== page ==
Pierre Hermé is famous for macarons, but his glaces and sorbets are not to be overlooked. In the summer, a generous single serving container of Sorbet Ispahan (pictured) makes an ideal afternoon snack. The Ispahan is a signature flavor trifecta you'll find in Hermé's croissants and dessert creations. With the sorbet, he swirls together raspberry with lychee and rose sorbet. For the macaron obsessed, he also offers a Miss Gla'Gla Ispahan in which the sorbet is sandwiched between two rectangular-shaped macarons.
You'll find Martine Lambert on Rue Cler, behind a modest storefront that belies the wonders found in her ice cream case. The ice cream is made with milk from cows in Normandy and the flavors are honest, and constantly changing. Where to begin? Well for starters, do not miss this Clafoutis aux Myrtilles (pictured). Each spoonful literally pops with the sweetest of summer berries tucked within the smooth, vanilla ice cream base. All at once decadent and wholesome. Take advantage of the summer months—only then can you purchase ice cream by the scoop (it's sold by the container year round).
We've covered ice cream and we've covered sorbet. But where to go for gelato? Pozetto! Their Pistachio gelato is a silky, buttery wonder, no skimping on the Sicilian pistachios. I also love the Stracciatella—the vanilla gelato base is speckled with dark chocolate shavings shaved so fine they melt at the touch of the tongue. And if there's extra space in that cup, make room for the Yogurt or Chestnut, you can't go wrong with either.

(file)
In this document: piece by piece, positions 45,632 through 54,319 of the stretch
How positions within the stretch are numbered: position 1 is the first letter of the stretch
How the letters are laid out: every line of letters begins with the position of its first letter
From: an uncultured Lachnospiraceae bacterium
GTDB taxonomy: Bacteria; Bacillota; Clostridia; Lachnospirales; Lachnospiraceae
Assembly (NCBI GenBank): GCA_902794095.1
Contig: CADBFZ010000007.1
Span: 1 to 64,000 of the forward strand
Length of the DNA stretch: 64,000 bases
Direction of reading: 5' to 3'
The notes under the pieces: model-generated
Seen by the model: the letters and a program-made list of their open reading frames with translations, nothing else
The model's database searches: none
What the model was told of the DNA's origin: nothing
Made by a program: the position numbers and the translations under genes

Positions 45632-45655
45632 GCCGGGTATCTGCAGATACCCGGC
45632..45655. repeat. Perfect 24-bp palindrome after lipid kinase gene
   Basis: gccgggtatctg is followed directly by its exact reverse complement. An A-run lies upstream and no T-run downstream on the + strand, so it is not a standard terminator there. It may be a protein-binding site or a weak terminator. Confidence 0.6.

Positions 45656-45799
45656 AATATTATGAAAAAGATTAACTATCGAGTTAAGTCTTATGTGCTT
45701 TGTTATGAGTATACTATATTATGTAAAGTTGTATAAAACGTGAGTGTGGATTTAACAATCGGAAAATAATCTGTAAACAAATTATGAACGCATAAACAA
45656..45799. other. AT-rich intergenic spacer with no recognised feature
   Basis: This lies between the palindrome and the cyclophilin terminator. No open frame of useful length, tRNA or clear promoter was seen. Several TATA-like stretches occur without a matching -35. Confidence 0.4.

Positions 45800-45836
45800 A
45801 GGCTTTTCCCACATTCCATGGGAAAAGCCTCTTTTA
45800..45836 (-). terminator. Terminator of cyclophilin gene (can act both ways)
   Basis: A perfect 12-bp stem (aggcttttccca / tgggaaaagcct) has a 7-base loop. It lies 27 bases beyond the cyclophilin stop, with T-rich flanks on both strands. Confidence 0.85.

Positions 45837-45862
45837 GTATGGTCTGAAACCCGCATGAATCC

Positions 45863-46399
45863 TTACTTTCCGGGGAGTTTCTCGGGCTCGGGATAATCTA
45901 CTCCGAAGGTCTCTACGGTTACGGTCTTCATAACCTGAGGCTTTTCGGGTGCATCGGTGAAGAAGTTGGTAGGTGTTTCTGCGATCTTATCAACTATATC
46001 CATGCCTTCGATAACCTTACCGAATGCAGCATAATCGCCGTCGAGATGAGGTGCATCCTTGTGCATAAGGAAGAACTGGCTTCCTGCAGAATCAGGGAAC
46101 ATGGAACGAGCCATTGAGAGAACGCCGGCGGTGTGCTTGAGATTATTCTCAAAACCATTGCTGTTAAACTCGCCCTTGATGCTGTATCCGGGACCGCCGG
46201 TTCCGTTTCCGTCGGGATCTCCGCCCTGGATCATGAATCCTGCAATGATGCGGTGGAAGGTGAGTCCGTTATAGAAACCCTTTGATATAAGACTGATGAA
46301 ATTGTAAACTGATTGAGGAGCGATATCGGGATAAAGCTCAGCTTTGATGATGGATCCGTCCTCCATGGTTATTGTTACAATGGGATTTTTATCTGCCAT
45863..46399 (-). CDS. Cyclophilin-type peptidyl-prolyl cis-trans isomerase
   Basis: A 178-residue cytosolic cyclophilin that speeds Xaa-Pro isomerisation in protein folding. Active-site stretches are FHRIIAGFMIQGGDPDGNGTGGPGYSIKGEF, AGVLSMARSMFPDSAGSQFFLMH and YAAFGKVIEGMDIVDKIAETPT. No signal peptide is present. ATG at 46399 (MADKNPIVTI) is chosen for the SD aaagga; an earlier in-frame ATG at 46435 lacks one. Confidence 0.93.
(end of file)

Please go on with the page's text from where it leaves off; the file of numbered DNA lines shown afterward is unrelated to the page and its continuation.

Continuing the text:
Patisserie Pain de Sucre
The ice cream case at Patisserie Pain de Sucre is full of creative, ever-changing options, but it's the Fromage Blanc I return for time after time. Simple and pure, the ice cream is dense and remarkably creamy. The fromage blanc has a slighty tart, refreshing finish and it's one of my favorite versions in town. Devour your scoop at one of their outdoor benches on rue Rambuteau. Other not to miss flavors at Pain de Sucre: dark chocolate and mint ice cream.
Yes, the summer lines are filled with tourists, but there's something about Berthillon that makes it hard to resist. The fruit sorbets are decidedly potent but never too sweet—every year I've declared I've found a new favorite flavor. This year I thought it was the deep purple blueberry (pictured). But that was until I returned the next day for a scoop of the raspberry and rose sorbet. The rose gives the berry a fragrant, delicate lift. How to pick just one? You don't! The scoops are tiny so you could easily do a double or triple with no regrets.